The back doors of the trailer were opened and the girls blinked from the brightness. They were in huge wild hog traps with hay and water bowls. It had been a long journey and it was almost over.

I'm sure the person who had them before had named them, but, to tell them apart, I call one Girl and the other one Sister. Girl is the more aggressive one. Even though she had been on the road for almost 24 hours, she was still very vocal about her situation and a little more than sensitive to every one's movements.

Both cages were offloaded and on each girl's terms they entered their lockouts. They had an entire enclosure to check out and make their own. In the meantime, the male lion was watching every moment. Here is his fist look at Girl.

She didn't seem to be too impressed with the slobbering boy on the other side of the fence, and, he probably wasn't so sure more lions were a good thing. After all, he had been king for awhile now and his 'only child' status was slipping rapidly.

The girls were left on their side of the enclosure for several days so they could get used to their new environment and get used to their neighbor, who would eventually be their room mate (remember Three's Company??!!!).

The day came for the guillotines to be lifted between the enclosures. We gathered around the lockouts preparing the plan and preparing for anything that could go wrong. There was no way anyone would be able to enter the enclosures if there was a disagreement between the lions, so we enacted safety precautions and called on all things powerful to watch over this introduction.

The guillotine between the yards was raised and the boy lion was lured into his yard and the door was closed to his lockout. He had never seen the guillotine opened before so wasn't aware he could squeeze through it to gain access to the neighboring yard.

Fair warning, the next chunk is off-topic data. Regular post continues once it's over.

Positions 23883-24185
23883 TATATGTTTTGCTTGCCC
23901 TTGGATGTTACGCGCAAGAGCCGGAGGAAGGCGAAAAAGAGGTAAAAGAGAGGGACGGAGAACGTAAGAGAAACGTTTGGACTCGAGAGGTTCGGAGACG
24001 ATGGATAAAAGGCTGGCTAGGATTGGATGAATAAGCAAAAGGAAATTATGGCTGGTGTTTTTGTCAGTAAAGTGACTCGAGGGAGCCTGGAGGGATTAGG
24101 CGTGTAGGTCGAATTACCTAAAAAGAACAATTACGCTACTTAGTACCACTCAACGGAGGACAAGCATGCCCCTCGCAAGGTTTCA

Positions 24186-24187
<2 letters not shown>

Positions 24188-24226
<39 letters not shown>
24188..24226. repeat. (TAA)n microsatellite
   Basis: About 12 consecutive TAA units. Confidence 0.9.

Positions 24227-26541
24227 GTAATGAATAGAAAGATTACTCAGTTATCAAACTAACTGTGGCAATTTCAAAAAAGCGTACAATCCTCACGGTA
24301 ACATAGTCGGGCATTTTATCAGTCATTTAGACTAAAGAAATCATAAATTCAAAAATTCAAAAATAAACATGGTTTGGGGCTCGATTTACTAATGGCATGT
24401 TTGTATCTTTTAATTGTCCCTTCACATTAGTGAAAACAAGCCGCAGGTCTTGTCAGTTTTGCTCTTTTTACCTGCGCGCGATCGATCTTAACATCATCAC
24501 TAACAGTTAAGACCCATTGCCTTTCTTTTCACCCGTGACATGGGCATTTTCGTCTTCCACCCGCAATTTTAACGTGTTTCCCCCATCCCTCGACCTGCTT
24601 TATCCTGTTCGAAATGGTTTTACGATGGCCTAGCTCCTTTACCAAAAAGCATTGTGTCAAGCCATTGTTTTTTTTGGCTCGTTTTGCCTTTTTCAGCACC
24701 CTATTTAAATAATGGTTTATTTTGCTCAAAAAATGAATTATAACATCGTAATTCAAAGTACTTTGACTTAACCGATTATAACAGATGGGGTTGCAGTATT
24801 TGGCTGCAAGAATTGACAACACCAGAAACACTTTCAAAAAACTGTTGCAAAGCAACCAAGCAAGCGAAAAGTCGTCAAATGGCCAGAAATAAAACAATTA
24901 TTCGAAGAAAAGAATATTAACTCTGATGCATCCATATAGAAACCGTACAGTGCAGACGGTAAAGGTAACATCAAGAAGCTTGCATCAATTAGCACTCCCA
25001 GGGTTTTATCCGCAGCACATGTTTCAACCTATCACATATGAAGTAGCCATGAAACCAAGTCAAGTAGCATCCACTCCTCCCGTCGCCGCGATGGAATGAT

After time had passed, it was agreed that the guillotine between their lockouts would be raised so that he could walk through. The girls by this time had walked into their yard. The guillotines were raised and he walked from his yard, through his lockout, through the guillotine that separated the lockouts to the girl's lockout. He then walked into the girl's yard, past the girls and zeroed in on his prey---

a plastic ball used for rats and guinea pigs to roll around in. In this particular instance, the ball had been washed in a bleach water mixture and given as enrichment to the girls several days earlier and, from what Mike said, he'd probably been eye-balling it since he put it in there.

The girls walked near him and he ignored them preferring to play soccer with and claim the ball. The one I call Sister laid nearby, guarding him. She looked back as if to tell Girl that she had the situation under control.

Girl's reaction was to wrinkle her nose as if to say "Ewww, a stinky boy" and strolled back to her lockout.

Boy lion kept playing soccer with his ball and the girls watched from a distance. He ended up in the shade beyond their play structure and they watched him alternately from their lockout and underneath the structure. There was one little skirmish (just voices, no contact) between he Sister. During that time Girl strode quickly back to the safety of the lockout. After, Sister went to comfort Girl in their lockout.

The girls stayed in their lockout and Boy lion stayed in the shade beneath the trees with 'his' ball. We all decided it was a good time to retreat from the area and allow them to adjust to one another.

There was just one more skirmish between the three. It happened later that evening. No one is quite sure exactly what happened, but it was plain the girls were still a little stressed and that the boy lion was probably more than a little confused. So the group was separated during the night for the following few nights and then were allowed to be together at all times after that.

It's exciting that our boy now has girls to keep him company. Or more to the point, to keep him in line--whatever that entails.